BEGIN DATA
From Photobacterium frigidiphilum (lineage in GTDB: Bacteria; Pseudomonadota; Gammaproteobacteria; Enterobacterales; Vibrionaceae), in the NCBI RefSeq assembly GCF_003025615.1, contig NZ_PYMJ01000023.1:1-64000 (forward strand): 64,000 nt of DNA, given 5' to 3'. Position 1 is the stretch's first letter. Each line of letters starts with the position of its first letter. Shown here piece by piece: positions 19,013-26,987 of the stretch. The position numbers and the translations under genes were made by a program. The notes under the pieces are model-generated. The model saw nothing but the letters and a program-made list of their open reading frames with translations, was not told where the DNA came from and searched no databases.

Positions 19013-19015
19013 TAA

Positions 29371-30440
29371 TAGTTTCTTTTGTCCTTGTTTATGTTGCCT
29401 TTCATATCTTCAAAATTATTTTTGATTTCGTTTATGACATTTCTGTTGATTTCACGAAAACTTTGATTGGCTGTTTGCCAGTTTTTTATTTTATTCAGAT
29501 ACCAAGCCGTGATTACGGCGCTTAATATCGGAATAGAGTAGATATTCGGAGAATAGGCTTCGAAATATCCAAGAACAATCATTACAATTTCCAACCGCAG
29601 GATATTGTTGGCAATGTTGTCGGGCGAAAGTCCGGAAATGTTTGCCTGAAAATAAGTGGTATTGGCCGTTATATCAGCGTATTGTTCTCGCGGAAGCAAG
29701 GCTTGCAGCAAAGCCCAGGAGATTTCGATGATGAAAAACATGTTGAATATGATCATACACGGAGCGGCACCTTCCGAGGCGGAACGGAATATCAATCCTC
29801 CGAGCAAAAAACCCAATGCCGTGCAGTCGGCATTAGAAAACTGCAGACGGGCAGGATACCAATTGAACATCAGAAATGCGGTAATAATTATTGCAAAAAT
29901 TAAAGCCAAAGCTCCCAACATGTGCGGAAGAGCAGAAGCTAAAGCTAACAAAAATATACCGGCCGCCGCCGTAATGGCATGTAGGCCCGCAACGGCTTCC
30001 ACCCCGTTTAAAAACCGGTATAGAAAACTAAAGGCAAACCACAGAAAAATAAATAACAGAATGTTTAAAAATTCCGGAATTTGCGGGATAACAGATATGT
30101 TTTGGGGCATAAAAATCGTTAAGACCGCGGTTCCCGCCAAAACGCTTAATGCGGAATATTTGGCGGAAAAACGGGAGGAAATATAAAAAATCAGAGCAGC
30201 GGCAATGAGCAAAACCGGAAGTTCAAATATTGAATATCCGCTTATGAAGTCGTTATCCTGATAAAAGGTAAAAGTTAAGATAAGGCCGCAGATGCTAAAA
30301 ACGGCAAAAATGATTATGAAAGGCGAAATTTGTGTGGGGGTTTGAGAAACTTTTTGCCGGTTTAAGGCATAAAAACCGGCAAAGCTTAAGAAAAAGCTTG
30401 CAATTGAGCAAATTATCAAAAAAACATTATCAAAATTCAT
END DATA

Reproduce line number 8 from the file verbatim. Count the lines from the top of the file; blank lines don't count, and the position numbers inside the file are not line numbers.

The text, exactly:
29601 GATATTGTTGGCAATGTTGTCGGGCGAAAGTCCGGAAATGTTTGCCTGAAAATAAGTGGTATTGGCCGTTATATCAGCGTATTGTTCTCGCGGAAGCAAG